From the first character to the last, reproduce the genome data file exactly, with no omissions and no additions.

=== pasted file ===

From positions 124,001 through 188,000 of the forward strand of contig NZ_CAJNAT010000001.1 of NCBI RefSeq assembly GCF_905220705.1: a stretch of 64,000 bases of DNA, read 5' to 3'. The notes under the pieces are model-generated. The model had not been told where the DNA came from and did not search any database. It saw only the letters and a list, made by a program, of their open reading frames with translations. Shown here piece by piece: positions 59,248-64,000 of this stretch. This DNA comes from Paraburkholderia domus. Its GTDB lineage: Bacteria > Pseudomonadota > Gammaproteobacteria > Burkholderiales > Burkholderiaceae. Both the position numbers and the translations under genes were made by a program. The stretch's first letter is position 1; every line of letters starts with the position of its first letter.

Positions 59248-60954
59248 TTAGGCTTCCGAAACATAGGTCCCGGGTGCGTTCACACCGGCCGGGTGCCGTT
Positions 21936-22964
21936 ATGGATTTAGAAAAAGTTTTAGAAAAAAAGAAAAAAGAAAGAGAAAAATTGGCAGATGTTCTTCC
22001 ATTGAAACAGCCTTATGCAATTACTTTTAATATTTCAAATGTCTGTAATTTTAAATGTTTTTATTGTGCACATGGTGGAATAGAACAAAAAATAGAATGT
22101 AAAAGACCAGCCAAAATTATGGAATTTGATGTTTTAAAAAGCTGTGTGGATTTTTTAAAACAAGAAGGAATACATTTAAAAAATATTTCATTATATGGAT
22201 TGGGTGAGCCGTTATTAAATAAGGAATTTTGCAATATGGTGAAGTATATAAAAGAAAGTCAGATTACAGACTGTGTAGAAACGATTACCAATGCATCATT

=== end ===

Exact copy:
From positions 124,001 through 188,000 of the forward strand of contig NZ_CAJNAT010000001.1 of NCBI RefSeq assembly GCF_905220705.1: a stretch of 64,000 bases of DNA, read 5' to 3'. The notes under the pieces are model-generated. The model had not been told where the DNA came from and did not search any database. It saw only the letters and a list, made by a program, of their open reading frames with translations. Shown here piece by piece: positions 59,248-64,000 of this stretch. This DNA comes from Paraburkholderia domus. Its GTDB lineage: Bacteria > Pseudomonadota > Gammaproteobacteria > Burkholderiales > Burkholderiaceae. Both the position numbers and the translations under genes were made by a program. The stretch's first letter is position 1; every line of letters starts with the position of its first letter.

Positions 59248-60954
59248 TTAGGCTTCCGAAACATAGGTCCCGGGTGCGTTCACACCGGCCGGGTGCCGTT
Positions 21936-22964
21936 ATGGATTTAGAAAAAGTTTTAGAAAAAAAGAAAAAAGAAAGAGAAAAATTGGCAGATGTTCTTCC
22001 ATTGAAACAGCCTTATGCAATTACTTTTAATATTTCAAATGTCTGTAATTTTAAATGTTTTTATTGTGCACATGGTGGAATAGAACAAAAAATAGAATGT
22101 AAAAGACCAGCCAAAATTATGGAATTTGATGTTTTAAAAAGCTGTGTGGATTTTTTAAAACAAGAAGGAATACATTTAAAAAATATTTCATTATATGGAT
22201 TGGGTGAGCCGTTATTAAATAAGGAATTTTGCAATATGGTGAAGTATATAAAAGAAAGTCAGATTACAGACTGTGTAGAAACGATTACCAATGCATCATT